Our hearts and best wishes are with the thousands of people in harm’s way, and we thank the many agencies, community groups and everyday people who are coming together to help them. Twelve years ago, Friends of the River Warned the Federal Energy Regulatory Commission and others that the unarmored spillway at our nation’s tallest Dam was a clear and present danger.
They should have listened, but saying “I told you so” doesn’t help the thousands of people who are in harm’s way. Having these agencies look in the rear-view mirror and say “you were right” is not our goal and it’s certainly not enough. This time, we trust our words will not fall on deaf ears.
We have always seesawed between periods of drought and extreme precipitation that can lead to biblical flooding in California and climate change is making these shifts more severe.
We need action! To ensure a safe and reliable water system that protects communities and the rivers that flow through them FOR launched our Point Positive campaign to promote innovative 21st century water solutions that diversify our water system and work with nature instead of against it.
You can Point Positive by supporting this campaign today. Beyond providing FOR with financial support, your membership gives FOR political clout and generates grassroots activism that helps us get results.
Point positive: Advocating for Solutions
FOR is pursuing four approaches for flood control and water management actions that protect communities and the rivers that flow through them:
1) Identify unsafe dams and levees and shore them up or decommission them. The state should review other dams for dam-safety and flood-control performance issues and then mobilize resources to address their deficiencies. Meanwhile, dams such as Daguerre Point on the Yuba River in Yuba County, Searsville on San Francisquito Creek in San Mateo County and four on the Klamath River should be decommissioned.
2) Invest in flood-control projects that work with nature to maximize public safety as does the Yolo Bypass — it is the only reason Sacramento wasn’t evacuated on Sunday night. Notching or setting back levees reduces flood risk downstream, replenishes our depleted groundwater, and creates habitat for fish and wildlife.
3) Advance sustainable and efficient water supply solutions that reduce risks associated with over-relying on dams for both flood control and water supply. The Pacific Institute, an independent water policy organization, found that California could save up to 14 million acre-feet a year of untapped water through water-saving practices, recycling and storm water capture. Realizing just 10 percent of this potential would increase our water supply by at least twice as much as the new dams under consideration.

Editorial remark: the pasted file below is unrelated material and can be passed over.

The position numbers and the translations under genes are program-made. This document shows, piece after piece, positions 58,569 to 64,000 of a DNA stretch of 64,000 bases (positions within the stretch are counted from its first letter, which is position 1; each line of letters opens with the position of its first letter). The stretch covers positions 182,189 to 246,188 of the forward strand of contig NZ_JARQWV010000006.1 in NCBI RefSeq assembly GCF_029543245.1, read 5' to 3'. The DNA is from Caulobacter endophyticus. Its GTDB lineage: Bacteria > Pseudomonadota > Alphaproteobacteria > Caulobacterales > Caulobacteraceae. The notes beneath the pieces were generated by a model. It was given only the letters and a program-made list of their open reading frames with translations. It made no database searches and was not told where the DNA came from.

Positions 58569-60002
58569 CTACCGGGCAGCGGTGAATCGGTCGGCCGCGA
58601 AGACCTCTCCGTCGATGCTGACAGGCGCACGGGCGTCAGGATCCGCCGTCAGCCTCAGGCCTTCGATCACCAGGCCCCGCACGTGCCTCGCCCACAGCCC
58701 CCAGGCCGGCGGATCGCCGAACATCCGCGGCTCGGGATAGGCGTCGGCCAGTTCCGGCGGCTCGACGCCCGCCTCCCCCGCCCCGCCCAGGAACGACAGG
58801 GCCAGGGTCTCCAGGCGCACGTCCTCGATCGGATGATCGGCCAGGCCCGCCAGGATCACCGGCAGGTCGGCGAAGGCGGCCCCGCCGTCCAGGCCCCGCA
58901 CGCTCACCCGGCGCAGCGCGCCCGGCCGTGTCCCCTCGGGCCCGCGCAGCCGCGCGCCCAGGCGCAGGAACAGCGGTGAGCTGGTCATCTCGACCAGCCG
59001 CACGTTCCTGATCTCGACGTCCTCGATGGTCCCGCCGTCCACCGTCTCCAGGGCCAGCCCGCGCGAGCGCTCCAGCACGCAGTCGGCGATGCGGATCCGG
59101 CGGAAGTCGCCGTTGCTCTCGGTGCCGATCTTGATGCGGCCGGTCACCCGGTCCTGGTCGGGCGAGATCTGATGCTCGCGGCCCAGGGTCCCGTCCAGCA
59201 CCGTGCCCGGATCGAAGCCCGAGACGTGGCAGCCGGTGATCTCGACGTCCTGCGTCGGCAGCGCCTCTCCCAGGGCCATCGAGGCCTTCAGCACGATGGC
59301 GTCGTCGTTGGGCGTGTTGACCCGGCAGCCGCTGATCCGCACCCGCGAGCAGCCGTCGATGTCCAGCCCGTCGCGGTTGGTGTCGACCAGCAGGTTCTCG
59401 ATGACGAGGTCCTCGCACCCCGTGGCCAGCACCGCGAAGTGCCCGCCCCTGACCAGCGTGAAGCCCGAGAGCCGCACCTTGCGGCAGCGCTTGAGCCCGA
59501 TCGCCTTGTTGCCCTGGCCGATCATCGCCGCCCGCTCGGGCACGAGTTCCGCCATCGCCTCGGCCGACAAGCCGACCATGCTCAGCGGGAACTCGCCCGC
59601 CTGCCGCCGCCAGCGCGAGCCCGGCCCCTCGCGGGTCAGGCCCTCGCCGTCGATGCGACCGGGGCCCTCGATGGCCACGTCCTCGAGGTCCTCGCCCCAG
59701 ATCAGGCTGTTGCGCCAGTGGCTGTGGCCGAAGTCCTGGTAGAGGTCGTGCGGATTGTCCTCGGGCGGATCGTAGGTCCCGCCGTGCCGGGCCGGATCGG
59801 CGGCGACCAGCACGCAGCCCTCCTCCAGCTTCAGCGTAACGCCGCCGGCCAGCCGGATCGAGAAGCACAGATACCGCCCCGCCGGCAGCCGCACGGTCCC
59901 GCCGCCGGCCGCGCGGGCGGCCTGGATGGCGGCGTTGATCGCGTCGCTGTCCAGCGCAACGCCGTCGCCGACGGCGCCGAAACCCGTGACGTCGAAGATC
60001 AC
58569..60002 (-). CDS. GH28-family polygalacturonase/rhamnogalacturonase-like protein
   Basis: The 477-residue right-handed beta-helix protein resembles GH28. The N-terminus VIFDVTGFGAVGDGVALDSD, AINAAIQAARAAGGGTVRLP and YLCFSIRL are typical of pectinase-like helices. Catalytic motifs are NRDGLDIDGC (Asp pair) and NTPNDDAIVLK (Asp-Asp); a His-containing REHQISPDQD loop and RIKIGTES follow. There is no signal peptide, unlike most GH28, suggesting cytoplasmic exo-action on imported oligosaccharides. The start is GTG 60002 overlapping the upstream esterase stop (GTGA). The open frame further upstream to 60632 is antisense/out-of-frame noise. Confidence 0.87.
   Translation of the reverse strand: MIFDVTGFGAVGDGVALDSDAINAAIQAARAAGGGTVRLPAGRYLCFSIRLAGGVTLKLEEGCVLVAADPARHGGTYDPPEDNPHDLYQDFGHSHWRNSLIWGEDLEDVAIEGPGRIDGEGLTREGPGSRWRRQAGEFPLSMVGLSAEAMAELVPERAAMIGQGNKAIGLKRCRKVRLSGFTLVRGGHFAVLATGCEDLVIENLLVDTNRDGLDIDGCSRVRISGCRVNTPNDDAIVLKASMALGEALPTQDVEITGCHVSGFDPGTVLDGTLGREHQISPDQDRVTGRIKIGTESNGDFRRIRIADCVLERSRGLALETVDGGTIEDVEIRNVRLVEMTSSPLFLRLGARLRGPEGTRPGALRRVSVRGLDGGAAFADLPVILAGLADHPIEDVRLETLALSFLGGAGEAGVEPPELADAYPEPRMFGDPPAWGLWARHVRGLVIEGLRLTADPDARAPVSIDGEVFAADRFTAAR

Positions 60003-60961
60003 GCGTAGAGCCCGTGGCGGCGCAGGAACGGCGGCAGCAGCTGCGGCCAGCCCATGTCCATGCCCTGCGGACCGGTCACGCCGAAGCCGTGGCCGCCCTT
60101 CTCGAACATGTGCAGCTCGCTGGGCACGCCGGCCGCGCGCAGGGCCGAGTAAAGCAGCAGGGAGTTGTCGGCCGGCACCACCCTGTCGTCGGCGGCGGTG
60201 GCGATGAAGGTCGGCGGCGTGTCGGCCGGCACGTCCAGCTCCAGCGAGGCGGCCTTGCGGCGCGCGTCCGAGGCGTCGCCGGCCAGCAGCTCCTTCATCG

4) Stop encouraging development in floodplains below dams or behind levees, and encourage or help people move away from unsafe floodplains.
As our climate changes we must learn to work with nature, instead of against it, by giving rivers more room to safely roam and making sure our existing water infrastructure is safe. This approach increases public safety and groundwater recharge while providing habitat for fish and wildlife and open spaces for outdoor recreation.
MEDIA HIGHLIGHTS AND KEY DOCUMENTS
- San Jose Mercury News (Feb 9, 2017)
- CNN (Feb 13, 2017)
- Engineers have known for years (Sac Bee Feb 13 2017)
- Washington Post (Feb 14, 2017)
- SF Chronicle Op-Ed: Avoiding the Next Oroville (Feb 15, 2017)
- To avoid catastrophe (SF Chron FOR op ed 2-15-2017)
- Sacramento Bee Op-Ed: Lessons from Oroville (Feb 15, 2017)
- Lessons learned from Oroville debacle (Sac Bee op ed Feb 17 2017)
- New York Times Editorial: A Parable on Infrastructure (Feb 13, 2017)
- A look at repair efforts spillway this week (March 13, 2017)
- Damage, design flaw of spillway lengthy repair (March 23, 2017)
- Oroville Dam documents kept secret (Sac Bee March 31 2017)
- Oroville Dam repairs (Sac Bee April 6, 2017)
- Public needs answers (Sac Bee op ed April 6 2017)
- Brown blocks public review (Sac Bee April 11 2017)
- DWR water chief says he may release Oroville Dam documents (Sac Bee April 13 2017)
- Groups demand transparency (Sac Bee April 19 2017)
- Managers made errors in dam crisis (AP April 20 2017)
- PG&E to re-route power lines (Gridley Herald April 26 2017)
- Resident’s mistrust (SF Chron 6-18-2017)
- Oroville rule curve & use
- Field Working Agreement Oroville Res Reg Manual (highlighted)
- Emergency spillway response diagram Oroville
- Design and General Plan of Oroville Spillways (Bulletin 200 1974)
- MBK Oroville ops manual ltr to DWR April 17 2001
- Y-FFPP Scoping Comments (highlighted) – 08/23/2001
- YCWA Oroville Surcharge Memo excerpts (ocr) (highlighted) Aug 2002
- WG 1st Oroville Letter 2-19-03 (ocr) – 02/19/2003
- DWR first response to Workgroup letter 1 (ocr)(highlighted) – May 28, 2003
- DWR 2nd response to WG oroville letter 1 (ocr) – 12/04/2003
- WG 2nd letter to DWR (ocr)(highlighted) – 1/21/2004
- Oroville ISA offer FOR comments – 6/7/2004
- Oroville Dam joint intervention – FOR et. al. FERC filing 10/17/2005
- DWR Oroville Em Spillway Soil depth ltr 1-3-2006 highlighted
- comments on Sutter County Oroville filing SWRCB – March 23, 2006
- Comments on Sutter County Oroville filing CDFG – March 28, 2006
- SWC and MWD Response to Interventions and Settlement Comments (highlighted) – 05/26/2006 – March 28, 2006
- Onderdonk Memo (ocr) – July 27, 2006
- Onderdonk Memo (ocr) Onderdonk Memo (with comments) July 27, 2006
- FORetal_2100dEIS_comments (highlighted) – 12/18/2006
- FERC Oroville FEIS excerpts – Summary of May 2007 FERC Oroville Licensing EIS
- FOR Sierra Club SYRCL comments Oroville relicenisng EIR (text recog)(highlighted) – 08/20/2017
- Project 2100 clarification & public process request – April 19, 2017
- Leg Hearing 5-11-2017 FOR Oroville spillway oversight hearing
- FOR et al. Oroville powerline relocation MOI P-2100-180